Science by assertion is not science. The level of mere assertion in the Zika-microcephaly crash, beginning with the 2009 paper in the New England Journal of Medicine,
      • Duffy MR
      • Chen TH
      • Hancock WT
      • et al.
      Zika virus outbreak on Yap Island, Federated States of Micronesia.
      is unacceptably high. Allowing assertion to displace science will permanently damage the credibility of physicians.
      • 1.
        The medical community must officially declare that there is no scientific basis to claim that Zika microcephaly ever existed and that it is not an emerging or ongoing threat to pregnant women.
      • 2.
        The 2009 New England Journal of Medicine paper must carry at minimum an “expression of concern,” given the unsupportable assertion within regarding the clinical presentation of Yap patients as distinct from dengue.
      • 3.
        The WHO must recommit to the scientific method prior to pushing the panic button.
      • 4.
        Medical schools and residency programs must redouble efforts to encourage individual skepticism of even peer-reviewed journal papers and encourage their involvement in initiatives such as PubPeer.
      • 5.
        The medical community must have a high index of suspicion toward “first-ever” discoveries that circumvent the peer-review process.
      • 6.
        We must not forget the nearly billion young reproductive families in the tropics who live in fear of a single mosquito bite irrevocably damaging the cherished life within. They deserve closure.
      • 7.
        We should question why the Zika science researchers themselves have not heretofore announced such doubts.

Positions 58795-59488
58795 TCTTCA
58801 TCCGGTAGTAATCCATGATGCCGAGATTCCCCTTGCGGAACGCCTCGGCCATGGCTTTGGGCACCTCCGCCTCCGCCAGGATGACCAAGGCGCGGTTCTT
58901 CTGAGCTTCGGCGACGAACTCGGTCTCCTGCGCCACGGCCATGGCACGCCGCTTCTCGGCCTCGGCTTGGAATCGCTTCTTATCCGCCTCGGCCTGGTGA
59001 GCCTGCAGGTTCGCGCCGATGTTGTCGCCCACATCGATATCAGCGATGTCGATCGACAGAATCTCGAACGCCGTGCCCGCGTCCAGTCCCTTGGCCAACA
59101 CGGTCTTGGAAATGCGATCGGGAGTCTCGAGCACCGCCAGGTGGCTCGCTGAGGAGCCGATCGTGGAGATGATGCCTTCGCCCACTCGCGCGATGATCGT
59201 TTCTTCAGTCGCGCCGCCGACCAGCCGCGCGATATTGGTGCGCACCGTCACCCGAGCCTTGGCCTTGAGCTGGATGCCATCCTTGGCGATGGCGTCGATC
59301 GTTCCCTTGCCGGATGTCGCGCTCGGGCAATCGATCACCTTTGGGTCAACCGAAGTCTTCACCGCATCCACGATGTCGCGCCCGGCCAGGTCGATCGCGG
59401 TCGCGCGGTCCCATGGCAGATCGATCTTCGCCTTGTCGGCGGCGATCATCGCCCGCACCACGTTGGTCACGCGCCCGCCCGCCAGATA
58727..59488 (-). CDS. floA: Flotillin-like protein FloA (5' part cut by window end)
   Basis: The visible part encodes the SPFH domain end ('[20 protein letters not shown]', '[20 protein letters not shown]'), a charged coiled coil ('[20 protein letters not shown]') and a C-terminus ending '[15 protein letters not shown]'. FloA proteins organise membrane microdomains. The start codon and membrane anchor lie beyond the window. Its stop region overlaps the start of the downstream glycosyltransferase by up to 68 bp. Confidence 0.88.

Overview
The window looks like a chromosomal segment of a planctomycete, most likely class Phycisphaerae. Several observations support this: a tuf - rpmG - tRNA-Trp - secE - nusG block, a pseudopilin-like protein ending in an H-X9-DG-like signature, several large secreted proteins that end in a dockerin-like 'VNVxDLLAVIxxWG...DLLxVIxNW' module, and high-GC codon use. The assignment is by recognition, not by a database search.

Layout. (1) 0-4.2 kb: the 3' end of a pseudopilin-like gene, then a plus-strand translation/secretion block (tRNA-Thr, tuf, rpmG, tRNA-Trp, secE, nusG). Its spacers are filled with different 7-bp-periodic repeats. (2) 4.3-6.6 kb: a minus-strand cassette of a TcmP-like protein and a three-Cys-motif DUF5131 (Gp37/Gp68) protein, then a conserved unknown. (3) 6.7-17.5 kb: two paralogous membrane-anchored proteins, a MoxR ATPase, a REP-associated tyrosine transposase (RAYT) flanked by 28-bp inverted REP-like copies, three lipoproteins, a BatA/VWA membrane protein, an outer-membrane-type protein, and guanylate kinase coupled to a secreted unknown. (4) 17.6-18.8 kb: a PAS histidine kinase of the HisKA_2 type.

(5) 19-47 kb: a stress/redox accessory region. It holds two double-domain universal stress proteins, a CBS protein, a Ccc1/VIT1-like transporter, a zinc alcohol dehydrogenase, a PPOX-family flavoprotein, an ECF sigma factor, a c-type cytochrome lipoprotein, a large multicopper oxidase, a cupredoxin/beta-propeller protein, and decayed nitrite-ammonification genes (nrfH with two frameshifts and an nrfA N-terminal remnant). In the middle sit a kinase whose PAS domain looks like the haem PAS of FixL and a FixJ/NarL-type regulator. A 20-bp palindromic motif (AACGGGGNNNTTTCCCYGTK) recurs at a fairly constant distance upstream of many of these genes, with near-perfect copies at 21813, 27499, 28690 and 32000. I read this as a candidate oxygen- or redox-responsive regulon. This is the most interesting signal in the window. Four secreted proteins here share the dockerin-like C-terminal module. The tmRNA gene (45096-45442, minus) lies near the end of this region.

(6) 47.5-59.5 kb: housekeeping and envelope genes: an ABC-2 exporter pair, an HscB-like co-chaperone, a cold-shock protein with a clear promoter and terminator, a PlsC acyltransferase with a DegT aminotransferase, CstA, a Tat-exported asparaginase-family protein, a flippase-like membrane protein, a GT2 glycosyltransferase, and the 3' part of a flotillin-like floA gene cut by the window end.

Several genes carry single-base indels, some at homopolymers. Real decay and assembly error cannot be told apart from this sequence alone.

References

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        • et al.
        Possible Association Between Zika Virus Infection and Microcephaly — Brazil, 2015.
        Morbidity and Mortality Weekly Report. 2016; 65: 59-62
        • Campos Coelho Antonio Victor
        • Crovella Sergio
        Microcephaly Prevalence in Infants Born to Zika Virus-Infected Women: A Systematic Review and Meta-Analysis.
        International Journal of Molecular Sciences. 2017; 18
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        • et al.
        Zika virus outbreak on Yap Island, Federated States of Micronesia.
        N Engl J Med. 2009; 360: 2536-2543https://doi.org/10.1056/NEJMoa0805715
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        • et al.
        Microcephaly in Brazil: how to interpret reported numbers?.
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        Zika: From the Brazilian backlands to global threat.
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        • BRAGA LIZ
        How a Small Team of Doctors Convinced the World to Stop Ignoring Zika.
        NEWSWEEK MAGAZINE. 2016;
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      2. dos Santos Claudia Nunes Duarte, Luz Kleber, et al., https://doi.org/10.1590/0074-02760150192. First report of autochthonous transmission of Zika virus in Brazil. Mem Inst Oswaldo Cruz. 2015;110:569–572. Mem Inst Oswaldo Cruz, Rio de Janeiro, Vol. 110(4): 569–572, June 2015 5. https://doi.org/10.1590/0074-02760150192

      3. Leite C. Zika/Microcefalia: 'É um novo capítulo na história da medicina'. Jornal do Comercio. Available at: https://jc.ne10.uol.com.br/canal/cidades/saude/noticia/2015/11/29/zikamicrocefalia-e-um-novo-capitulo-na-historia-da-medicina-210170.php. Accessed March 10, 2022.

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        The Brazilian Doctors Who Sounded the Alarm on Zika and Microcephaly.
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        Beware overblown Zika estimates. So far, most reports of birth defects have not been confirmed.
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        Vírus Zika no Brasil: a resposta do SUS.
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        Microcephaly in north-east Brazil: a retrospective study on neonates born between 2012 and 2015.
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        • Fauci AS.
        Pandemic Zika: A formidable challenge to medicine and public health.